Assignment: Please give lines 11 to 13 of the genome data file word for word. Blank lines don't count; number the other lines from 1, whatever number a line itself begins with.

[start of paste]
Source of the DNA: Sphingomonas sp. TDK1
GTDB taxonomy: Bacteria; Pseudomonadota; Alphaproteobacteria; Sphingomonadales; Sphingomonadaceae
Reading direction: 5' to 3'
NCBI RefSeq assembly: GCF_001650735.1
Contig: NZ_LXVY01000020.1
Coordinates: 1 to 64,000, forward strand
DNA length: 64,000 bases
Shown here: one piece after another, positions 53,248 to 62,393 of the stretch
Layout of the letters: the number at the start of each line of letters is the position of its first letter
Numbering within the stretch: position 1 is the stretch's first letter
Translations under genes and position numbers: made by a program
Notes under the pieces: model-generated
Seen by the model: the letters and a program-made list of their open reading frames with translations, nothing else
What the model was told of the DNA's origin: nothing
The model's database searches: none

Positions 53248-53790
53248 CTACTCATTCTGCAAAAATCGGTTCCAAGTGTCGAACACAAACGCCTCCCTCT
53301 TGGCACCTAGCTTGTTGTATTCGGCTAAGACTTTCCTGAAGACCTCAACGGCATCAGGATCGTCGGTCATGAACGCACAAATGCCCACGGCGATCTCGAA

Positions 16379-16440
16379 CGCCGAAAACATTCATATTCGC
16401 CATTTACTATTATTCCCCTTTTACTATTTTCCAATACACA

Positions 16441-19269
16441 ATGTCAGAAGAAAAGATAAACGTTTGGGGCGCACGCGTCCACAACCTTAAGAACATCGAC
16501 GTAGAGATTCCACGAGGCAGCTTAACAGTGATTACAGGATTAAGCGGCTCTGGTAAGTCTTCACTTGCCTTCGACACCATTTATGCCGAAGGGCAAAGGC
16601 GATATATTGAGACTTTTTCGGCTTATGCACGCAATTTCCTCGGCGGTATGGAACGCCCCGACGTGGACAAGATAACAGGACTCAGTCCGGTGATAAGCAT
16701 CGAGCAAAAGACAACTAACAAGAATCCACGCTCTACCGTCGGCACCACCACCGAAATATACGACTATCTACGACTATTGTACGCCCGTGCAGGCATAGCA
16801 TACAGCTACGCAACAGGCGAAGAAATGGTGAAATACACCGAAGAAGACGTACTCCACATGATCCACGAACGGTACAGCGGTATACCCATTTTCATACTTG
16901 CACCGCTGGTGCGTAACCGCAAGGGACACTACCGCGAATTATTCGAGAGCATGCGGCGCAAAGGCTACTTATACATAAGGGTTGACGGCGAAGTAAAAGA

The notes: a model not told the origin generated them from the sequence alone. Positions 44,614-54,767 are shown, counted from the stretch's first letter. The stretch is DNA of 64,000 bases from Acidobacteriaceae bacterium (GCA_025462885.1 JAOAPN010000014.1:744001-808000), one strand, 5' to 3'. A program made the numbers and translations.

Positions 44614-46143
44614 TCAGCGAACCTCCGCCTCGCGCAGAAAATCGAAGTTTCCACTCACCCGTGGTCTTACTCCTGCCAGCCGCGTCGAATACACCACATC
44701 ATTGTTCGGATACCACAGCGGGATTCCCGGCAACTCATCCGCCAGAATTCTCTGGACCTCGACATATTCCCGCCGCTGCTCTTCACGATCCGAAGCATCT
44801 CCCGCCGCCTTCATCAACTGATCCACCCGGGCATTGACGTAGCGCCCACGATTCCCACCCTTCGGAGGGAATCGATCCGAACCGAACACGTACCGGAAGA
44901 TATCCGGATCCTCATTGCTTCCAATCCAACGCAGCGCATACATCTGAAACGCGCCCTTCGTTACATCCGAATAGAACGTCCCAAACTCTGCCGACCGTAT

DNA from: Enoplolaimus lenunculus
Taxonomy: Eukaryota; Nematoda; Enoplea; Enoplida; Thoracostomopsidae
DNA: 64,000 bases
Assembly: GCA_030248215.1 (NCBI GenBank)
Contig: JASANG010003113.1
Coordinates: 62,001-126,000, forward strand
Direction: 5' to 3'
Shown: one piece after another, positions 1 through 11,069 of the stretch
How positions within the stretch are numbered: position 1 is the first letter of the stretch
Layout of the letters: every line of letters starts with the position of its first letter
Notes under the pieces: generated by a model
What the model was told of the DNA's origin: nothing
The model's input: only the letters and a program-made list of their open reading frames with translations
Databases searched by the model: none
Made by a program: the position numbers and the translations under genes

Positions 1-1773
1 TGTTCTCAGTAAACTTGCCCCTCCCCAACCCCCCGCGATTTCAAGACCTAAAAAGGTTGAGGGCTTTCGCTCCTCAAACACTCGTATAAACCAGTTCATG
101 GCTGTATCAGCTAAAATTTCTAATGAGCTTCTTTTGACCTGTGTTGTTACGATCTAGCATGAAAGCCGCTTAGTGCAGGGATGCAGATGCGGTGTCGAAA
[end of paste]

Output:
Translations under genes and position numbers: made by a program
Notes under the pieces: model-generated
Seen by the model: the letters and a program-made list of their open reading frames with translations, nothing else